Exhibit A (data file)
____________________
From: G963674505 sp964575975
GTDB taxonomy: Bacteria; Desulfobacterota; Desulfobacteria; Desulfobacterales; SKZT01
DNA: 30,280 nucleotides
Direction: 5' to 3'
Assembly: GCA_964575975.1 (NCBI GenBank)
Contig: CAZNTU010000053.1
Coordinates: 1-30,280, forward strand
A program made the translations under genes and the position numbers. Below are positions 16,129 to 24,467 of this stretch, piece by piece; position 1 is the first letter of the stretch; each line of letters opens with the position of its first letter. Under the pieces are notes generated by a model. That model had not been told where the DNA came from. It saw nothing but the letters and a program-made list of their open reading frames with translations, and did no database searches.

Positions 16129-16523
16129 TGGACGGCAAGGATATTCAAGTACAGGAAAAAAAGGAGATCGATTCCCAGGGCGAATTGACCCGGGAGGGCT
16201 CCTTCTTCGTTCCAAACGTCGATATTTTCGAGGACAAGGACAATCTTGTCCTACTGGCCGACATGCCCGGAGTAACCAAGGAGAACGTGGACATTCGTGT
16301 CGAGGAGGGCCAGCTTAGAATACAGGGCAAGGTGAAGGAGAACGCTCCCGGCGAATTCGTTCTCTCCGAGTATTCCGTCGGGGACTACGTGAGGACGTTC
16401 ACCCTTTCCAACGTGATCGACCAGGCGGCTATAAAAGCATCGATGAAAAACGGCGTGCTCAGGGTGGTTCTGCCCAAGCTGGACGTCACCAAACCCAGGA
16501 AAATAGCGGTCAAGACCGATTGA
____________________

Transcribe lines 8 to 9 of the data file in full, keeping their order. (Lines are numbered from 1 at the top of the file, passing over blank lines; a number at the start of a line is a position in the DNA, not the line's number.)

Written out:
A program made the translations under genes and the position numbers. Below are positions 16,129 to 24,467 of this stretch, piece by piece; position 1 is the first letter of the stretch; each line of letters opens with the position of its first letter. Under the pieces are notes generated by a model. That model had not been told where the DNA came from. It saw nothing but the letters and a program-made list of their open reading frames with translations, and did no database searches.

Positions 16129-16523